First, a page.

If you have been charged with providing false information to a peace officer (police officer), don’t face your case alone. The San Diego criminal defense attorneys at the Law Offices of Bradley R. Corbett can help. We’ve successfully defended false information cases and we will use that expertise to help you.
California law states that “no person shall give, either orally or in writing, information to a peace officer while in the performance of his duties under the provisions of this code when such person knows that the information is false.” This means one could violate this law in many different ways, including providing:
- A fake ID or drivers license
- A fake name
- A forged registration, and more
The prosecution in a false information case will seek to prove that you acted with intent to deceive, but our expert San Diego lawyer can help defend your case. We know the law and we know that the false information provided may have been by accident due to stress or pressure. Under California law, you may not have knowingly provided the false information with intent to deceive.
False information isn’t just limited to peace officers (police officers). One can also be found guilty of providing false information to the DMV or CHP. We understand that it’s under duress that individual say things they normally wouldn’t in a normal situation. Let us help you with your false information case. Call or visit our law offices for a consultation today with our expert San Diego criminal defense lawyer.
Destroying Evidence California Penal Code 135
A person who is caught for destroying evidence either written or physical he or she will face a crime pursuant to Penal Code 135. There are three elements to be met to satisfy California Penal Code 135. They are 1) The person had intent and knowledge to destroy the evidence 2) Any type of evidence 3) The person has successfully destroyed the evidence and 4) During a legal proceeding such as a criminal or civil trial. There are numerous defenses under California Penal Code 135.
A defense under California Penal Code 135 is the person had no intention to destroy the evidence that was likely to be used in a criminal trial. Another defense is mistake of fact, which means the person reasonable, believed that the evidence destroyed was not relevant to any legal proceeding.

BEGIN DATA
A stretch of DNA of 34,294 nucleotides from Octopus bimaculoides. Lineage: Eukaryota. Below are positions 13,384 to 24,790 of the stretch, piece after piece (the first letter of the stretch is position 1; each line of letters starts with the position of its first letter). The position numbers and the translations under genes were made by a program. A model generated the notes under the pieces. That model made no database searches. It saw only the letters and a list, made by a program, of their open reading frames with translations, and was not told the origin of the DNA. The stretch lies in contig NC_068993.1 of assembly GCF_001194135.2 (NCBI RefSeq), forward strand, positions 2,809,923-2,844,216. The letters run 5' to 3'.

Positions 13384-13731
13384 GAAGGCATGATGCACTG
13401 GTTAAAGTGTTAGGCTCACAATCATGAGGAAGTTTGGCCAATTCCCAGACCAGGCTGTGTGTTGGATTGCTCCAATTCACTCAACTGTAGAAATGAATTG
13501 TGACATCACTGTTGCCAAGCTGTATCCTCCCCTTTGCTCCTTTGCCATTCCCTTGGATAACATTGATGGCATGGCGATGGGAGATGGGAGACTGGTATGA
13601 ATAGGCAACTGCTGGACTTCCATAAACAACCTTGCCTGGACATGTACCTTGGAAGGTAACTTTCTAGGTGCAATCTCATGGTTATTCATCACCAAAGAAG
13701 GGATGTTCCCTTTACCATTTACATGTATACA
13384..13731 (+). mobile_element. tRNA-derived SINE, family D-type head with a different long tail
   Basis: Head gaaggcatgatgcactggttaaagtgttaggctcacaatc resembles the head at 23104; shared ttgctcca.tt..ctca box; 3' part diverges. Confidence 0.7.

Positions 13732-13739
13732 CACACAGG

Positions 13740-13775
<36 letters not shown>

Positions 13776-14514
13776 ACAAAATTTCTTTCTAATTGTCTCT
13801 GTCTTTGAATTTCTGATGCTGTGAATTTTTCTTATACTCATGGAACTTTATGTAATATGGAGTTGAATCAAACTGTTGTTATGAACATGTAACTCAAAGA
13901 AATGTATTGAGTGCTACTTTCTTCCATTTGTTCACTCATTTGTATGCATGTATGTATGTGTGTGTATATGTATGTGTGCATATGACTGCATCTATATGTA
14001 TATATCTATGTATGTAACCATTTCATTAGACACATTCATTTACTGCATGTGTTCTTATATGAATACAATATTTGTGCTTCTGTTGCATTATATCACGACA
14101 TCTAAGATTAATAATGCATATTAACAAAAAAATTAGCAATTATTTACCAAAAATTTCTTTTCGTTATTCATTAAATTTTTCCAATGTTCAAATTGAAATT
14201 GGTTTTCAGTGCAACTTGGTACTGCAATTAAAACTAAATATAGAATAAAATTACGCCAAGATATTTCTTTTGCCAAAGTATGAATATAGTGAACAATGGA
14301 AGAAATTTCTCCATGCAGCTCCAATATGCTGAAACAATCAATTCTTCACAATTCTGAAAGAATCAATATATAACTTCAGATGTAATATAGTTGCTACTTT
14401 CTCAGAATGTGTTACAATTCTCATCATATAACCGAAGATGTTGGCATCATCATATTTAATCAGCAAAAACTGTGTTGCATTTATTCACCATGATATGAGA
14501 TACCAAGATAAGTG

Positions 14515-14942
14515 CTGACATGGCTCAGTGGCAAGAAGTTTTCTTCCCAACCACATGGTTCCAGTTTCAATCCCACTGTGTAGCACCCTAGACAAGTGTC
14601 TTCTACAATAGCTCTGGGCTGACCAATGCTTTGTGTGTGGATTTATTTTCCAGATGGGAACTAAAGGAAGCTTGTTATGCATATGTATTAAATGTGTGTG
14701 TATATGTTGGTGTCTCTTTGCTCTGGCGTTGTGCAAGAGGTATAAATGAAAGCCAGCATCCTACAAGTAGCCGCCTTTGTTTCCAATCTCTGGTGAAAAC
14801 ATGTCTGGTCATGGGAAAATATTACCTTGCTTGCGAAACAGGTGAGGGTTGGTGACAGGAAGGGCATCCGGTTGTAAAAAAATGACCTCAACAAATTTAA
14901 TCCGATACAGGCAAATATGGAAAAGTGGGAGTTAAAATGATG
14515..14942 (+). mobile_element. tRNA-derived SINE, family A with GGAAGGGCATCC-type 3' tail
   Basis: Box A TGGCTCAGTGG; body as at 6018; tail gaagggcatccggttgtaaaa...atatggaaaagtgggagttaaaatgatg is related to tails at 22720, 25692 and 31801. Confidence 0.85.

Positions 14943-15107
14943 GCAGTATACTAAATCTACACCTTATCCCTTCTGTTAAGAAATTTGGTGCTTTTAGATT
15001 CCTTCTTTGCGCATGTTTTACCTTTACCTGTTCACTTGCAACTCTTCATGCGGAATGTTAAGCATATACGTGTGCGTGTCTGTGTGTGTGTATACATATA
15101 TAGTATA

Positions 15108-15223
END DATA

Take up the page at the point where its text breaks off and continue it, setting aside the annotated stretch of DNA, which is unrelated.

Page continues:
The California penalty for destroying evidence is a misdemeanor and a person will face up to 6 months in county jail and a maximum fine of $1,000.
Falsely Reporting a Crime California Penal Code 148.5
California Penal Code 148.5 is the law that restricts a person from making false reports of a crime. Penal Code 148.5 only applies when the person who has reported the crime and had knowledge of its falsity. A person is charged with either a misdemeanor or a felony when the false report is given to 1) Police or peace officer 2) Prosecutor 3) Grand jury or 4) State employee employed to accept reports. There is one common defense to California Penal Code 148.5.
The common defense to California Penal Code 148.5 is the person reasonably believed the report to be true.
California Penal Code 148.5 making false reports is a misdemeanor in California. A person will face a maximum of six months in county jail. However, the court may grant no jail time based on 1) The persons criminal history and 2) The persons intention for making the report and 3) Whether it caused an innocent person to be charged with the crime.
False Fire Alarm California Penal Code 148.4
A person has violated Penal Code 148.4 whenever they a make a false report of a fire. This law covers tampering or breaking fire alarms, triggering fire alarms, and making false reports. The person must have knowledge that the report is false or acted recklessly. Having a good faith believe does not trigger California Penal Code 148.4.
California Penal Code 148.4 is considered to be a misdemeanor. A person charged with this law would face a maximum of one year in county hail. However, if the false alarm causes someone to get hurt (extreme harm, or death) then it is considered a felony. The person may face up to three years in California state prison.
False Report of an Emergency California Penal Code 148.3
The First Amendment gives a person freedom of speech in the United States. However, Oliver Holmes opinion in Schenck v. United States he states a person may not shout fire in a crowded theater. An emergency is defined as 1) The assistance from an emergency vehicle, or aircraft 2) The evacuation of any area and 3) Amber alert.
California Penal Code 148.3 is considered to be a misdemeanor. A person may face a maximum sentence of one year in county jail. However, a judge may grant probation with no jail time. If someone during the false emergency suffers bodily injury or death, then it’s considered a felony. A person may a maximum sentence of three years in California state prison.